It's his OCF that I'd take with me on most trips (the 100W version would be left up at all times at my base station -- I'm reviewing the 50W version here). As I mentioned early in this article, I love the OCF design. This antenna is a 40M half-wave dipole fed 1/3 of the distance from the end. This raises the feedpoint impedance to approximately 200 ohms. To compensate, the antenna is then equipped with a 4:1 current balun embedded between the BNC female connector and the 22 AWG. The transformer uses two ferrite toroids (one for each element), with the result being a highly functional OCF dipole for use on 40 through 6M. If your tuner is anything like my G-90, you'll be able to effectively transmit on 40, 30, 20, 17, 15, 12, 10 and 6 meters. Of course, it's a "compromise antenna," but the compromise is minimal in comparison to the resulting ability to operate on many bands with something that fits into the palm of your hand. This antenna would be perfect for the guy hiking up for a SOTA activation, as long as that radio in the bag has a built-in tuner.

Both N9SAB antennas sell for $79.95 in his eBay storefront, linked above.

Pull out the Big Guns

With all the comments I had after my earlier review of the Buckmaster 7-Band OCF, I was delighted when I found a possible competitor to that antenna, at substantially less cost. I knew that Palomar Engineers produces very high quality antenna components, but I didn't realize that they were in the business of complete antenna systems until I started investigating other OCF antennas after my Buckmaster review. I am still working with this antenna, and will publish more about it in the future, but the initial impressions I have (from a quick test at sub-optimal positioning and height) are very positive. The Model # PAL-OCF 4010-5000 is a 5000W rated (PEP) antenna 64 feet long, operating from 40M to 6M. You'll find three power level selections for the Palomar Engineers OCF antennas at this link. This one reviewed costs about $220.00 from their website.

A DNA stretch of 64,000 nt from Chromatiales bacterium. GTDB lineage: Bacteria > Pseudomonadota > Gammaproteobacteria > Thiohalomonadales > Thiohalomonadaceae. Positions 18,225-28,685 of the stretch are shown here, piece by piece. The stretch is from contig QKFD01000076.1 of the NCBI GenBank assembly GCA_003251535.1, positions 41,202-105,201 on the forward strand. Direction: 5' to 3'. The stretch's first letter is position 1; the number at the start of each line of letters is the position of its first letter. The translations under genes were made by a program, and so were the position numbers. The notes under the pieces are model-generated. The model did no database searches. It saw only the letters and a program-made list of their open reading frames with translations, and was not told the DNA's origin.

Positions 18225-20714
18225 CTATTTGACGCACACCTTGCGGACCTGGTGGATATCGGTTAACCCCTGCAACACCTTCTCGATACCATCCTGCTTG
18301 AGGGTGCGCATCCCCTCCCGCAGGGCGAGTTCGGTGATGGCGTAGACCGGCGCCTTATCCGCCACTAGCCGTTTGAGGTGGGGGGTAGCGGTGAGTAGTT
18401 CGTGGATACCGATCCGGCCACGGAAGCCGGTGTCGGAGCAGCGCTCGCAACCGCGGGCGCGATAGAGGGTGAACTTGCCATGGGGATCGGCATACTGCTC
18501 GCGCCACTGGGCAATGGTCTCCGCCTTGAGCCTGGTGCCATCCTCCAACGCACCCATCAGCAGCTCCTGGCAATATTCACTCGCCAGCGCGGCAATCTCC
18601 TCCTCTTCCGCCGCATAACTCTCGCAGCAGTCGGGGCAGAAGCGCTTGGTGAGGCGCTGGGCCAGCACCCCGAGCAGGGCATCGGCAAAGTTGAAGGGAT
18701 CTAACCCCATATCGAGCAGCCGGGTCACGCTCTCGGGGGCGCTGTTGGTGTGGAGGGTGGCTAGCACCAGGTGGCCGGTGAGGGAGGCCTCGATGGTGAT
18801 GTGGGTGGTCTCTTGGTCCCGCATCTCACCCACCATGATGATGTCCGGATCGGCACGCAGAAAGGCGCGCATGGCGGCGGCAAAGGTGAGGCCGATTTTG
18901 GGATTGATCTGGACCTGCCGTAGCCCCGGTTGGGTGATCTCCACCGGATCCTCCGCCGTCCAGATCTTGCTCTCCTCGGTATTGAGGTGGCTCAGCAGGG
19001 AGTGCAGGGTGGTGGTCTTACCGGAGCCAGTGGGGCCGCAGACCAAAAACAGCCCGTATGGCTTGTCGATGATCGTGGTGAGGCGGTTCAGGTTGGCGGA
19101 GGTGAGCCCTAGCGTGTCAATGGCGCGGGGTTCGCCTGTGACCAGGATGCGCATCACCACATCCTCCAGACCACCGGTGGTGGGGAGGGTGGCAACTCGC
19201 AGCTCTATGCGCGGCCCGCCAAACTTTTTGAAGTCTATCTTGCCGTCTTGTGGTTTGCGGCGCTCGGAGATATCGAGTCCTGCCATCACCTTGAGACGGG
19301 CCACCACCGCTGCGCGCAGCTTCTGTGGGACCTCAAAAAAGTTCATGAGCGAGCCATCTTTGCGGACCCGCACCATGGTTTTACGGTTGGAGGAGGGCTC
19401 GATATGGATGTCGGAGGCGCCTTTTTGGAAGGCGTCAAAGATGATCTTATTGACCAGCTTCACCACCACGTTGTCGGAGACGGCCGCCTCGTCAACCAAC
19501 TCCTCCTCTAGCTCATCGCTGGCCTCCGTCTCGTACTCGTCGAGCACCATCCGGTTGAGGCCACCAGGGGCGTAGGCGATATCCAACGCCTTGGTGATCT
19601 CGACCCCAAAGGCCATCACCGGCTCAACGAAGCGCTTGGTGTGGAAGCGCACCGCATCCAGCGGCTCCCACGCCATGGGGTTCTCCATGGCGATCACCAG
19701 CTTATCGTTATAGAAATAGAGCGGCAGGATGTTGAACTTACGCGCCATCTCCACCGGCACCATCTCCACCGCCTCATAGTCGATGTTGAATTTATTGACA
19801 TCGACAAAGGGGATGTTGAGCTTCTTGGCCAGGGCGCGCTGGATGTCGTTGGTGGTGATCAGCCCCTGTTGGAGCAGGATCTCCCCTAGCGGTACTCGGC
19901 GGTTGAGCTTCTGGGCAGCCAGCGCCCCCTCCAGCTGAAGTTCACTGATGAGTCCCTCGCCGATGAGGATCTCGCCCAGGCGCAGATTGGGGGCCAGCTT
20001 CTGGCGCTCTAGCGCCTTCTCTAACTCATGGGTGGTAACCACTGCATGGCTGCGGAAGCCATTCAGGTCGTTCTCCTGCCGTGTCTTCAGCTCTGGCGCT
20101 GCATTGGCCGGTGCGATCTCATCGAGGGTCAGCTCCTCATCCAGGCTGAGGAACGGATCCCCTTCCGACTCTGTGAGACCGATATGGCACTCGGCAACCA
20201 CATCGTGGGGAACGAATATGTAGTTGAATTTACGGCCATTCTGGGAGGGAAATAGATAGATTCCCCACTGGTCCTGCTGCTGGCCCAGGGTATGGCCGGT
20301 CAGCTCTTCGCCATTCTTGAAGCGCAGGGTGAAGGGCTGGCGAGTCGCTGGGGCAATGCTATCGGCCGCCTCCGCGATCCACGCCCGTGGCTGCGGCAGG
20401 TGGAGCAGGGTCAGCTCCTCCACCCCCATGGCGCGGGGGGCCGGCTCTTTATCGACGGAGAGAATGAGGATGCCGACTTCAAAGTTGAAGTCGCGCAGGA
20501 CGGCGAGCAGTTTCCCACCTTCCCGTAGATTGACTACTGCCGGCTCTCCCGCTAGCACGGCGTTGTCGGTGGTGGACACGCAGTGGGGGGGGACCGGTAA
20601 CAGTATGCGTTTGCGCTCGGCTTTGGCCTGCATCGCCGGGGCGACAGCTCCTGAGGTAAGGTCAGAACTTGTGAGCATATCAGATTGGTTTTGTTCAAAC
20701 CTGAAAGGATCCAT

I have never seen a center impedance matching device with this build quality. If there's such a thing as an "overbuilt" qualification, this one earns it. This is a good and bad thing. It's very good when you consider the stress that an antenna is under in an environment like Arizona's desert. It's 115 degrees in the summer, and the black plastic junk that some baluns are made from is not appropriate. I don't know what the technical term is for the material used to produce this case, but I'd say it could take a bullet hit and survive.

It must weigh over 7 or 8 pounds, which is the only negative. Getting this big guy up into a tree (or my cactus) is a real bear. It's going to require a very specific kind of mounting scenario, where the support is something more than the branch of a tree. I've ordered an MFJ mast from DXE for this project and when I get it up about 32 feet or so, I'll let you know what kind of performance we get.

The Palomar Engineer OCF antennas appear to be at or better than the quality and performance of that Buckmaster I wrote about earlier. In fact, I would say that the build quality on this is superior to anything I've ever seen in a wire antenna. It's something beautiful to behold, that's for sure. Now, I'll finish a head-to-head test with this guy vs. the Buckmaster and come back to you with the details in a future column. 

73 for now, Dave















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Dave Jensen, W7DGJ

Dave Jensen, W7DGJ, was first licensed in 1966. Originally WN7VDY (and later WA7VDY), Dave operated on 40 and 80 meter CW with a shack that consisted primarily of Heathkit equipment. Dave loved radio so much he went off to college to study broadcasting and came out with a BS in Communications from Ohio University (Athens, OH). He worked his way through a number of audio electronics companies after graduation, including the professional microphone business for Audio-Technica.  He was later licensed as W7DGJ out of Scottsdale, Arizona, where he ran an executive recruitment practice (CareerTrax Inc.) for several decades. Jensen has published articles in magazines dealing with science and engineering. His column “Tooling Up” ran for 20 years in the website of the leading science journal, SCIENCE, and his column called “Managing Your Career” continues to be a popular read each month for the Pharmaceutical and Household Products industries in two journals published by Rodman Publishing.

Articles Written by Dave Jensen, W7DGJ

This page was last updated May 22, 2023 23:56